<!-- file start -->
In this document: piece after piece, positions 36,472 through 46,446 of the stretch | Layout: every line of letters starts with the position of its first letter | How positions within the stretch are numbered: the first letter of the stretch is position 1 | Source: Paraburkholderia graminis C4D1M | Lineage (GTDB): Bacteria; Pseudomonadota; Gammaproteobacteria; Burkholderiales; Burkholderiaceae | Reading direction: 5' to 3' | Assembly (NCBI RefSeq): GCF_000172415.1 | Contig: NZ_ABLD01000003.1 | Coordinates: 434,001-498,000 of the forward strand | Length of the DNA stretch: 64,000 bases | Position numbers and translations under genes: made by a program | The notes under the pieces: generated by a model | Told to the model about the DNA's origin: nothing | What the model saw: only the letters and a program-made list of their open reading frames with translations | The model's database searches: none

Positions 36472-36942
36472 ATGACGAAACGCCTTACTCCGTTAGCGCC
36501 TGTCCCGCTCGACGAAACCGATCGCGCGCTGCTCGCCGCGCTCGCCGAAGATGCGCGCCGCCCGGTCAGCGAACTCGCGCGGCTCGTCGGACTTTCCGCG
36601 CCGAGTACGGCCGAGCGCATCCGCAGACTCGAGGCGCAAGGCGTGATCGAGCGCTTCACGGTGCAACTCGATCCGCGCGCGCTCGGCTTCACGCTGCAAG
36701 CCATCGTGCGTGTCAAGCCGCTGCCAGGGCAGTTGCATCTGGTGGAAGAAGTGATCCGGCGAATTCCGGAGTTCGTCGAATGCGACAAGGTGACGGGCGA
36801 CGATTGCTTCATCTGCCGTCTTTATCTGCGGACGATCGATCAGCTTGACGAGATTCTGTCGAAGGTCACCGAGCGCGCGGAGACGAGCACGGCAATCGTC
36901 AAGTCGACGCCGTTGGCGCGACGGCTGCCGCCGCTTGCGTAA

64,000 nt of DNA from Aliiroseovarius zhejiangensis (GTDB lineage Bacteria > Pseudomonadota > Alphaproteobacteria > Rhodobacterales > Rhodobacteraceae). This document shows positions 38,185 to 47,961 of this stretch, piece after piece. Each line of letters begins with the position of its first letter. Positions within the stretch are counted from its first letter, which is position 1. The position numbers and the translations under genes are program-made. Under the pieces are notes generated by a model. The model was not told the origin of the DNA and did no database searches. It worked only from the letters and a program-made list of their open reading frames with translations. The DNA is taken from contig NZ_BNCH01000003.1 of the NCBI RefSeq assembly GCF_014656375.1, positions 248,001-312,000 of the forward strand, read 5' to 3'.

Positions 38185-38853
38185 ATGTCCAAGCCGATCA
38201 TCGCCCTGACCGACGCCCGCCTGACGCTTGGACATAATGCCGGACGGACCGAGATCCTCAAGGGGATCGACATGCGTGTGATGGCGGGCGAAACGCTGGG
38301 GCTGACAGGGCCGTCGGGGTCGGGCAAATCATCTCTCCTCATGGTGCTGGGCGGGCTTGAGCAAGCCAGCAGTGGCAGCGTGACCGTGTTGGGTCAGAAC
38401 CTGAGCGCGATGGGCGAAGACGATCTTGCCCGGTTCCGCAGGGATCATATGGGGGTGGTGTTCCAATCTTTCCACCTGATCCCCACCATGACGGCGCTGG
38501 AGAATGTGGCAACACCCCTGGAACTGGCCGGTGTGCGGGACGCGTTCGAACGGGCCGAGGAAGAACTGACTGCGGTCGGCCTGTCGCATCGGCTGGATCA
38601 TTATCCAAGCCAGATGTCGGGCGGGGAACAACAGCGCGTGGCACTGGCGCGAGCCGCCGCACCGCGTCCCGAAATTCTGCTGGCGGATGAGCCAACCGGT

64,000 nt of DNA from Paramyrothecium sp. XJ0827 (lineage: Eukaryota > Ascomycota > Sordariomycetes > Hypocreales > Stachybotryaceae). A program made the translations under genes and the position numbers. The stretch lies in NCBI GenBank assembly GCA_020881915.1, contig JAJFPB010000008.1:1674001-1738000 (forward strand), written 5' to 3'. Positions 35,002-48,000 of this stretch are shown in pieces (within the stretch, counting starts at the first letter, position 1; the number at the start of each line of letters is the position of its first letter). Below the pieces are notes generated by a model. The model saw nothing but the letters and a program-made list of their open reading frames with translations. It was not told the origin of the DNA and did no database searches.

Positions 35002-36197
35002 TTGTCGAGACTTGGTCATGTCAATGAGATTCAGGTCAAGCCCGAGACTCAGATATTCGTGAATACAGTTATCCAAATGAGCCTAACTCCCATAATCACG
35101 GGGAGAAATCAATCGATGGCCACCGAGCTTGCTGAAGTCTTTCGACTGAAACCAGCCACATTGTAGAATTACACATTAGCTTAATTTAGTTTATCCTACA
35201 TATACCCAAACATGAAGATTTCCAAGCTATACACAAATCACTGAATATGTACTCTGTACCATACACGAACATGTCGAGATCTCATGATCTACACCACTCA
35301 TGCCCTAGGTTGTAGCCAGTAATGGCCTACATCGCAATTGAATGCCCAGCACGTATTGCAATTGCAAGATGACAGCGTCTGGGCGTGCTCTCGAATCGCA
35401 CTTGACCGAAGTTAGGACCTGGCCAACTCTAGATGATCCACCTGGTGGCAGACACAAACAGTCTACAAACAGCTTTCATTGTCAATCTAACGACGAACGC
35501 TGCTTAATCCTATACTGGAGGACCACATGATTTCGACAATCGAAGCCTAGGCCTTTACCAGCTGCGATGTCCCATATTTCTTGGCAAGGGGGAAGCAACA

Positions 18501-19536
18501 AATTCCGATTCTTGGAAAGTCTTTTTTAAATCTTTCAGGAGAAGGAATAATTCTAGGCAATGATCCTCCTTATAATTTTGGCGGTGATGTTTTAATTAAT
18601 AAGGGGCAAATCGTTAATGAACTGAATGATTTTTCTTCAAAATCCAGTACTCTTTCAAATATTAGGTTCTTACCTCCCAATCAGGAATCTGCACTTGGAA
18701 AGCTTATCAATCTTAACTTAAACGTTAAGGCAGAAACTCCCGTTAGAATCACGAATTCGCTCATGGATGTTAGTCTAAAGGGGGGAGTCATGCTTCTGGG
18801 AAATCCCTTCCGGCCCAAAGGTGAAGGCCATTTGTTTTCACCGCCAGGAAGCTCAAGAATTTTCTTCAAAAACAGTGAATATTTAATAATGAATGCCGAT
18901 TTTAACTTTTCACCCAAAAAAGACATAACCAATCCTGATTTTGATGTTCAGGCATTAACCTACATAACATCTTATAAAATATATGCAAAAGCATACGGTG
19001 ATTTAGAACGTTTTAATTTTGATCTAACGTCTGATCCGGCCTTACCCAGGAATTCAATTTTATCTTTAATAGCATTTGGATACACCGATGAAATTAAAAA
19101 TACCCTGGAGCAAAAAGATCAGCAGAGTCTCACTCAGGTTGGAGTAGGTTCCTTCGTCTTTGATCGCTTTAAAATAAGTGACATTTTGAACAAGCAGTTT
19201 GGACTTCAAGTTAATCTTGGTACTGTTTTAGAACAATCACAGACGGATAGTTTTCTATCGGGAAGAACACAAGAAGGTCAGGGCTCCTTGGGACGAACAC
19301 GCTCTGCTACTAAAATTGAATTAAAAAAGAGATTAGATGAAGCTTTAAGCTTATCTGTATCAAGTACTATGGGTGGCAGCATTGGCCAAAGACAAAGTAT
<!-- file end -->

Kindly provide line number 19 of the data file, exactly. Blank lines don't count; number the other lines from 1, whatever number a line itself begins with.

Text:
35002 TTGTCGAGACTTGGTCATGTCAATGAGATTCAGGTCAAGCCCGAGACTCAGATATTCGTGAATACAGTTATCCAAATGAGCCTAACTCCCATAATCACG